Rewriting the Rules in Asia
Edited by M. Ramesh and Michael Howlett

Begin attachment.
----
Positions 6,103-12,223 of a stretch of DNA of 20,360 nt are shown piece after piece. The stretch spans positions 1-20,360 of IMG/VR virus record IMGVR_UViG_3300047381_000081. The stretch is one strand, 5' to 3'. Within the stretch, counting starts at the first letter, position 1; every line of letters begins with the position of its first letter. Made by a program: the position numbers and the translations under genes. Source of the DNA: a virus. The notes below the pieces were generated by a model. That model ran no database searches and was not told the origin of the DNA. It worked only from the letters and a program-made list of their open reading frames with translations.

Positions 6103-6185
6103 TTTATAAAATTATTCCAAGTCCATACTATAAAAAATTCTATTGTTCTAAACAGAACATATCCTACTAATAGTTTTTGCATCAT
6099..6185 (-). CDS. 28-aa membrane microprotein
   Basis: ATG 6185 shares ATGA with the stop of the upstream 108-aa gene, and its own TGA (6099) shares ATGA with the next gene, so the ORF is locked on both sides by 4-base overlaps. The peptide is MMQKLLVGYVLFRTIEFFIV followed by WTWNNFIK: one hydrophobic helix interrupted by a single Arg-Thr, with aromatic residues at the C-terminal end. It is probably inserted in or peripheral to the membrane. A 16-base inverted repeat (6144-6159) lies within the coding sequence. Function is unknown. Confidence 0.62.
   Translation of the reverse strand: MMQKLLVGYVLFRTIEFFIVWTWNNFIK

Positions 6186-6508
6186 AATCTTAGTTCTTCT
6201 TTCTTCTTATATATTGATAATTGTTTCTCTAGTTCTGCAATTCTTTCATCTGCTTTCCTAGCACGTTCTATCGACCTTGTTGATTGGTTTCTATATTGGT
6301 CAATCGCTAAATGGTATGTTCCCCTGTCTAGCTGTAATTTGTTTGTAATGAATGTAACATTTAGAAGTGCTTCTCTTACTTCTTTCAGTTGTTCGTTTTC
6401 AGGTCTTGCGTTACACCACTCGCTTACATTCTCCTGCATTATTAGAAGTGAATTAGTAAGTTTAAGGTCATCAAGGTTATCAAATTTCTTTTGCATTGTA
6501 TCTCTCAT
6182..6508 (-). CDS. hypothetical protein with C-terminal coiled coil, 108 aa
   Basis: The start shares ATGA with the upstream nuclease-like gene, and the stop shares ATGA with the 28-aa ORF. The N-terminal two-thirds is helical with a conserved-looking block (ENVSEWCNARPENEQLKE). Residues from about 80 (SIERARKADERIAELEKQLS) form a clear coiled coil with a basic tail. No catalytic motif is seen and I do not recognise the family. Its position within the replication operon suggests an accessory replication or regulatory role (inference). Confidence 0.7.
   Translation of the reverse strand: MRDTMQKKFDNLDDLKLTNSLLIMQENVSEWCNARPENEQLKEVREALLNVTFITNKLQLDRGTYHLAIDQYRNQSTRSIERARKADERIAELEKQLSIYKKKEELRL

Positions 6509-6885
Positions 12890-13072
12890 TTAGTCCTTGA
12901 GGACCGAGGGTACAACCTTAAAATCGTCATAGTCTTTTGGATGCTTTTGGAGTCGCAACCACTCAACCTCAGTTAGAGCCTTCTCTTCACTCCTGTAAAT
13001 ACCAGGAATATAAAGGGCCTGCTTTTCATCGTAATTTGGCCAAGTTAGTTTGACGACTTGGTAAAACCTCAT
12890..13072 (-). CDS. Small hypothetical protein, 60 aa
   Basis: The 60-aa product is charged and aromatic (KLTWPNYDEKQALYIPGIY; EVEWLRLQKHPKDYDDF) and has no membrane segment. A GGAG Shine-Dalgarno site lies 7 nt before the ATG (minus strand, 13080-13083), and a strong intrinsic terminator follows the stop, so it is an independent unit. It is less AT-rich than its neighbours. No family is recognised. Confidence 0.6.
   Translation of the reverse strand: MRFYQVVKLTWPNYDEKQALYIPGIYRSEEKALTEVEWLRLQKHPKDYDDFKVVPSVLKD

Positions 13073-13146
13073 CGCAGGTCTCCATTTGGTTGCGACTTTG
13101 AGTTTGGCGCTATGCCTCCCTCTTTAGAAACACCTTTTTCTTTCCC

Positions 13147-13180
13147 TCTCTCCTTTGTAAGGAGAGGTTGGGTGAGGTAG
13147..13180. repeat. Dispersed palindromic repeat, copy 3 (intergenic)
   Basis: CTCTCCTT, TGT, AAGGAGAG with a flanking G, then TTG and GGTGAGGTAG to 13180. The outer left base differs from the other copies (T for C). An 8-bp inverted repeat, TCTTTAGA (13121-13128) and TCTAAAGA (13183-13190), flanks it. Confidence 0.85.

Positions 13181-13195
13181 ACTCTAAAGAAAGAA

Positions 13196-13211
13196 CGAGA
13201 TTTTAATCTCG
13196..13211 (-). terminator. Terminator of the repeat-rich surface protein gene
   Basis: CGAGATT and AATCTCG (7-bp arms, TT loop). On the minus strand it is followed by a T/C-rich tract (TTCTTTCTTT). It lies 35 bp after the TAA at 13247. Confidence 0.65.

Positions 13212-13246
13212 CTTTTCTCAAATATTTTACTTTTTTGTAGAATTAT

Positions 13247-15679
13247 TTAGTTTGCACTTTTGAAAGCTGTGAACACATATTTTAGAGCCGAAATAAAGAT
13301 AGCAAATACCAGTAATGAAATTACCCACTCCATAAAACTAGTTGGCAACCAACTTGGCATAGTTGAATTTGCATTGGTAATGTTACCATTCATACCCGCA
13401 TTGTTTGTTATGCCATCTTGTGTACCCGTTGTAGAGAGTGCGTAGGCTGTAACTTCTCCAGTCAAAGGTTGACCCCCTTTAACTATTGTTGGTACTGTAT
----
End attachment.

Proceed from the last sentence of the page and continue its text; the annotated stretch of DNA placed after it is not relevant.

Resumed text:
Neil Gunningham and Darren Sinclair Over the last decade, considerable thinking has gone into the issue of how to design more efficient and effective regulation. Much of this has been in the field of social regulation, and that of environmental regulation, in particular. While not all the innovations that have emerged from a radical re-conception of the roles of environmental regulation have broad application to other fields of regulation, nevertheless many of them do. This chapter draws from our previous work on this area and seeks to identify some broad themes and insights based around the theme of ‘smart regulation’.1 We use this term to include an emerging form of regulatory pluralism that embraces flexible, imaginative and innovative forms of social control which seek to harness not just governments, but also business and other third parties. For example, we are concerned with self-regulation and co-regulation, with utilising both commercial interests and non-government organisations, and with finding surrogates for direct government regulation, as well as with improving the effectiveness and efficiency of more conventional forms of direct government regulation. TOWARDS PRINCIPLE-BASED REGULATORY DESIGN Because threats to the environment take many forms, the appropriate strategies to address environmental degradation are likely to be context-specific (Opschoor and Turner 1994). What sorts of policies work will be highly dependent upon the characteristics of the environmental issue under consideration. The strategies most effective in addressing point-source pollution from manufacturing are likely to be very different from those most suited to remedying land degradation or overfishing,...
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